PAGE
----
Flu vaccine supply looks better, CDC says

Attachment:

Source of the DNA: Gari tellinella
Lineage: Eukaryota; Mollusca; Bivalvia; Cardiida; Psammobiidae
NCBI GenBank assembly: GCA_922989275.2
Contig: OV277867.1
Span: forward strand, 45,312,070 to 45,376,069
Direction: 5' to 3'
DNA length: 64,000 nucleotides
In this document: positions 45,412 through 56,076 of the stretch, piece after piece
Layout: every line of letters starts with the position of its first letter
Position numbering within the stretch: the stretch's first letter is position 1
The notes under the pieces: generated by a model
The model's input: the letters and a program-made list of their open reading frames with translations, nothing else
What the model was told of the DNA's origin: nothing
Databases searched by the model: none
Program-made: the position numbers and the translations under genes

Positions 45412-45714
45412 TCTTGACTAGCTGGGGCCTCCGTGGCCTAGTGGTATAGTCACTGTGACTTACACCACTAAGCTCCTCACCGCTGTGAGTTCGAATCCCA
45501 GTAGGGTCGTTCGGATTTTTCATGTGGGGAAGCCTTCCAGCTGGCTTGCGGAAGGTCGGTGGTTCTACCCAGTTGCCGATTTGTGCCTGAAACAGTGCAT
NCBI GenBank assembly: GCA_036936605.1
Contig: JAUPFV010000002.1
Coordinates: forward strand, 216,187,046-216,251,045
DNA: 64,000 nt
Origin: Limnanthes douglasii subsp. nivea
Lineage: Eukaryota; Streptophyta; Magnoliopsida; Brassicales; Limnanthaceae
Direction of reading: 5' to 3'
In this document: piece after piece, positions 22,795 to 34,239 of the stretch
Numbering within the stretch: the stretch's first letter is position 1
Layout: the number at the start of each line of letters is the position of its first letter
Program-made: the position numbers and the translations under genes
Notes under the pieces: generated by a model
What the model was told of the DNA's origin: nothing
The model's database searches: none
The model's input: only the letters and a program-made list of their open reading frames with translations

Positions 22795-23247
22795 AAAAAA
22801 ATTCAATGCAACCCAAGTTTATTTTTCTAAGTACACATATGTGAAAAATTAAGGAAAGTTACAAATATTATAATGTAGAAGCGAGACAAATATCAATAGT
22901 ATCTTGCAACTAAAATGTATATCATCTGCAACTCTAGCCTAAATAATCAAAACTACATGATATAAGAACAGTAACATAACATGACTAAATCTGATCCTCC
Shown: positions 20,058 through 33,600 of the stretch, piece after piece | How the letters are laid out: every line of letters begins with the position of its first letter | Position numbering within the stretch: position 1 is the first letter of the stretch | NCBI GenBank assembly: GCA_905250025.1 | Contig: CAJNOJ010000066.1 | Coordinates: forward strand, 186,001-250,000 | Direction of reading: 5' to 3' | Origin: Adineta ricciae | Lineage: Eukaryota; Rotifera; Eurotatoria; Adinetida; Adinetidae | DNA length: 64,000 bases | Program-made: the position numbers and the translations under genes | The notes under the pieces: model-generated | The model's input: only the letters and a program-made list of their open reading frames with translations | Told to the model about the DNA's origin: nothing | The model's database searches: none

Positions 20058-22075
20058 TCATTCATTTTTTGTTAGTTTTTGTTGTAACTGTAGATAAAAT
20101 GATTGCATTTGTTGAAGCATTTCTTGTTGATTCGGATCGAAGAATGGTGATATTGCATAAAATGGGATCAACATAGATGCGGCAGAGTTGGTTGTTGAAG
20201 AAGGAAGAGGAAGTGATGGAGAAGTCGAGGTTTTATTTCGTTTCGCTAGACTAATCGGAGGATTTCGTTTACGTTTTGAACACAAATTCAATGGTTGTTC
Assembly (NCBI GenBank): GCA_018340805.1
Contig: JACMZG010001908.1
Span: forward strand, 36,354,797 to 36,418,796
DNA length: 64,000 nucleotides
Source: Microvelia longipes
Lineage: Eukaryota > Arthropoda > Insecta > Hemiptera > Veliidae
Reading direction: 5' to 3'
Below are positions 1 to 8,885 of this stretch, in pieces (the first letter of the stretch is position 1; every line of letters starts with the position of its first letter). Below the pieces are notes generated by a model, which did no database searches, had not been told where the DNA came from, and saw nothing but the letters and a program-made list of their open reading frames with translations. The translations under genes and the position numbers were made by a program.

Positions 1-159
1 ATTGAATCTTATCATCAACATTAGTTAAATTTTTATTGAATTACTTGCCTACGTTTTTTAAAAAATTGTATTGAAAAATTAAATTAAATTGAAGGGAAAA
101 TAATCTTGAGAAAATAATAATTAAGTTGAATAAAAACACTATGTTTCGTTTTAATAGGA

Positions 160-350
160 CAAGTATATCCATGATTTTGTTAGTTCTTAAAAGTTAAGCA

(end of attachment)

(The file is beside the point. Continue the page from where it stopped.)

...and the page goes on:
first_imgDec 16, 2004 (CIDRAP News) – Federal health officials painted a rosy picture of the influenza vaccine supply today, saying most states have enough vaccine and the nation as a whole seems to have enough to meet the demand from groups who need the shots the most.Julie Gerberding, MD, MPH, director of the Centers for Disease Control and Prevention (CDC), said a recent survey showed that 82% of the 49 responding states had enough flu vaccine to meet their demand this year. The survey was conducted by the Association of State and Territorial Health Officials, she said.In addition, a CDC report published today says, “Adequate doses of vaccine appear to remain to meet the anticipated demand among priority groups for influenza vaccination, based on 2003-04 coverage estimates” from a CDC survey.Speaking at a teleconference, Gerberding said 21 million doses of flu vaccine have been distributed since the current shortage began in early October, and about 3.5 million doses of licensed vaccine are still to come. Another 1.2 million doses of non-US-licensed vaccine made in Germany by GlaxoSmithKline are not yet being used, she said.The loss of an expected 48 million doses of vaccine because of contamination at a Chiron Corp. plant in England prompted the CDC to recommend in early October that the available doses be reserved for people at risk for serious flu complications. Those groups include the elderly, the chronically ill, pregnant women, children 6 to 23 months old, older children who take daily aspirin, and healthcare workers who care for patients.The CDC’s Advisory Committee on Immunization Practices will meet tomorrow to discuss whether to broaden the guidelines, Gerberding said. “I’m not going to second-guess them,” she said. But last week the CDC suggested that state health departments could expand eligibility for the shots if they had already met the demand from high-risk groups.”We know that some states have a surplus of vaccine in the hands of private providers,” Gerberding said today. “We’re asking providers who have large numbers of doses to make it available to state health officials so they can redistribute it.”This year’s flu season continues to be relatively quiet, Gerberding said. New York is the only state reporting widespread flu activity; most states have only sporadic cases. “But the peak time is February, so we’re not assuming that we’re out of the woods yet,” she said.The CDC published a flurry of survey results on flu vaccination and related topics in today’s issue of Morbidity and Mortality Weekly Report. Overall, the reports suggest that most of the doses this season have gone to people in high-priority groups, but many in those groups have not yet been vaccinated.In one survey, part of the monthly Behavioral Risk Factor Surveillance System series, the CDC interviewed more than 16,700 people this month. The survey showed that 34.8% of adults in high-risk groups had received a shot between September and November of this year, compared with 4.4% of other adults. Coverage was about 51% for people age 65 and older and about 34% for healthcare workers with patient contact. For children aged 6 to 23 months, the vaccination rate was 36.6%.Among high-risk adults who had not been vaccinated, about 23% said they had tried unsuccessfully to get a shot. About 32% of unvaccinated elderly people had tried and failed to get a shot.On the basis of the survey, the CDC estimates that about 45 million noninstitutionalized people had received flu shots as of Nov 30 and that about 73% of them were in the high-risk groups.Because an estimated 58 million doses of licensed injectable flu vaccine and 3 million doses of intranasal vaccine are expected to be available in the nation this season, the CDC expects that enough doses will be available to meet the remaining demand from high-priority groups, the report says.The survey did not cover nursing home residents, but the findings suggest that enough vaccine will be available to meet the needs of the 1.5 million people in nursing homes, the CDC says.Gerberding said that many people eligible for a shot believe vaccine is not available or think they are not eligible. To those in the high-risk groups, she said, “Keep trying, be persistent, and we’ll do everything we can to get vaccine to you.”See also:CDC. Estimated influenza vaccination coverage among adults and children—United States, September 1–November 30, 2004. MMWR 2004 Dec 17;53(49):1147-53 [Full text]last_img read more